It should be noted that the dismal record of the Government on the economy was achieved prior to the implementation of a 60% increase in the Value Added Tax rate to 12%. The labor force survey took place between April and May of 2018. The VAT increase and other revenue measures which came into effect on July 1, 2018 are expected to impact investor and consumer confidence while threatening the job security of Bahamians. This targeted assault on a shrinking middle class and anticipated reduction in the disposable income of consumers could further dampen demand to the detriment of an already fragile economy.
Indeed, the numbers don't lie and Bahamians are saying what a difference a year makes. The Democratic National Alliance stands ready to assist the Government in developing an economic plan that will result in sustainable economic growth.
Arinthia S. Komolafe, Deputy Leader
Democratic National Alliance
The Democratic National Alliance was disheartened to hear about the termination of a group of hard working Bahamians attached to the Gaming Board. These firings are just the latest in a series of staff cuts which have taken place at government agencies around the country since the Minnis Administration took office. Some media estimates suggest that hundreds of jobs have been cut since May 10.
The DNA is fully aware that governing requires difficult decisions being made to right size the country’s economy, however, as part of its’ mandate, it is also the responsibility of a good government to protect and enhance the dignity of its citizens as well. It is most distressing that these layoffs come as we prepare to enter the busy holiday season, a time dedicated to spending time with loved ones, and a time typically associated with gift giving. Sadly, since taking office the FNM seemingly embraced the need to make difficult decisions, but has ignored its responsibility to ensure that impacted Bahamians are not also stripped of their humanity.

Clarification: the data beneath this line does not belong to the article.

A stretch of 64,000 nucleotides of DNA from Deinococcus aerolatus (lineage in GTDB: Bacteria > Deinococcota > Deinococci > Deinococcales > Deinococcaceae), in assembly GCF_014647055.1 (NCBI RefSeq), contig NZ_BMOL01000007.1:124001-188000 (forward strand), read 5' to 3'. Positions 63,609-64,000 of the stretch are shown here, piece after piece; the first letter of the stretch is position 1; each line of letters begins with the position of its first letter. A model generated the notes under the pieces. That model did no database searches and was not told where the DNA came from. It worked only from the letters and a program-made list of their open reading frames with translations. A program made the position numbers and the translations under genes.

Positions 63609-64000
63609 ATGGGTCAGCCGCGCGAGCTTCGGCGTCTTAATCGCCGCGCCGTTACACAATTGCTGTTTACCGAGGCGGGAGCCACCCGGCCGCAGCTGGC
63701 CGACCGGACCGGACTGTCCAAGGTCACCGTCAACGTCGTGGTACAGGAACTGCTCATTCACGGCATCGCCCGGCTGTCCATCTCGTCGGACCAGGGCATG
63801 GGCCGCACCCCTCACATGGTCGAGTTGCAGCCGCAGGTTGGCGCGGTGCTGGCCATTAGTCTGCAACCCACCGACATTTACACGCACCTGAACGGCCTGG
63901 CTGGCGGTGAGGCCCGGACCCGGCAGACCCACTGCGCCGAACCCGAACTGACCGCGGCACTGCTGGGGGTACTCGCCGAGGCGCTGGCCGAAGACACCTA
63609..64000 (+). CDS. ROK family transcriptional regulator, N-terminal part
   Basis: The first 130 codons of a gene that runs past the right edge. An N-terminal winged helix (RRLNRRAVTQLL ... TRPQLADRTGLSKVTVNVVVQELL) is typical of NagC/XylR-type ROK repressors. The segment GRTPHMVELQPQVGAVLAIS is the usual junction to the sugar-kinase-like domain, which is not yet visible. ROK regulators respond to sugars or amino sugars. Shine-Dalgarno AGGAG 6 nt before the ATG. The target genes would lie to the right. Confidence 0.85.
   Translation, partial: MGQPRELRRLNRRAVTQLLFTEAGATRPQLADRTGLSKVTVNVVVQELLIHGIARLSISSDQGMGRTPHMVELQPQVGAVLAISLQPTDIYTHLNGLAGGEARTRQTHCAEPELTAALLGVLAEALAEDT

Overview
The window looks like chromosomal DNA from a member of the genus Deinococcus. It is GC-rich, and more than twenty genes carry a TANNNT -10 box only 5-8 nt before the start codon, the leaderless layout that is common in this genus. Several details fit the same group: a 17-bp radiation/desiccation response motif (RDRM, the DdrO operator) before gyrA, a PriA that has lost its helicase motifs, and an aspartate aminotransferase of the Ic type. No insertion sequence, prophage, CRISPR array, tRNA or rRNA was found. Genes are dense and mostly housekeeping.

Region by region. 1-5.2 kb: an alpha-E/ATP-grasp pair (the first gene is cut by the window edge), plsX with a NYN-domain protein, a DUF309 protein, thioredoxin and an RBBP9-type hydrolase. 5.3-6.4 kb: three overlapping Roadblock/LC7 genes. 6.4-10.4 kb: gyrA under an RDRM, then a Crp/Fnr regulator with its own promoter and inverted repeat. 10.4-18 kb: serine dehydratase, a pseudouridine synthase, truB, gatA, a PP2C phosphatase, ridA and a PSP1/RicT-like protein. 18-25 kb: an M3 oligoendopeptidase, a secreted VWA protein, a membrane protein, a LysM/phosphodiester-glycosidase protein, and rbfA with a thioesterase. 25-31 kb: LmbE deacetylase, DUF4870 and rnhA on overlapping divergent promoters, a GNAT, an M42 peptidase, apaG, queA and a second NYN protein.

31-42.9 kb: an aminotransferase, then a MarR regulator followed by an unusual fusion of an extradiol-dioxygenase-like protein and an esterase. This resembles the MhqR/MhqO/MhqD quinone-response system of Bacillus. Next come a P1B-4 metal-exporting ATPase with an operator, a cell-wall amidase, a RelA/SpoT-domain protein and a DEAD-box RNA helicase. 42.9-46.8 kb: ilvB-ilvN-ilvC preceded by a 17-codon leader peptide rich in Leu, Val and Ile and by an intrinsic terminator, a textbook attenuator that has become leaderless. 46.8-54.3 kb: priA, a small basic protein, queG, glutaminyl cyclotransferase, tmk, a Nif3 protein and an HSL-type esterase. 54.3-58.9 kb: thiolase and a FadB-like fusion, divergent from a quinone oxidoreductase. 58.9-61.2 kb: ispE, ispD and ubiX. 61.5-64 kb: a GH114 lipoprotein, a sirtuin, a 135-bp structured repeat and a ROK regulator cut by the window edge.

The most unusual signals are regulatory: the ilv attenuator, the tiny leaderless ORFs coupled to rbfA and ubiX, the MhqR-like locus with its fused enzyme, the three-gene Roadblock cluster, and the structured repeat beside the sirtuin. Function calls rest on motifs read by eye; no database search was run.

The rationale surrounding these firings is that these terminations are the result of the long-held practice of inserting political appointees, family and friends into key roles within the public service. It is a practice which has been employed by both major political parties and has led to the need for widespread change in the way we view and manage the public service.
As more and more hard working Bahamian mothers and fathers are sent to the unemployment line, the government cannot remain silent. The news of these layoffs should by now be accompanied by a concrete plan of action detailing economic goals, initiatives to encourage entrepreneurship (particularly among young Bahamians), improve the ease of doing business and work to modernize the processes by which business is done and money is made within our borders.
Having rode into office on a myriad of promises, including plans to fix the economy and address crippling unemployment, the reports of these terminations are indeed a difficult pill for Bahamians – many of whom voted for this administration – to swallow.
What Bahamians want and need now more than ever is a manifestation of the hope they felt on May 10 as they voted in a government who pledged to do things differently. In the absence of a clear and defined plan, the Minnis administration only affirms the narrative that they are aimless, visionless, and ill-prepared to govern. Is it really “The People’s Time”?
DNA Interim Leader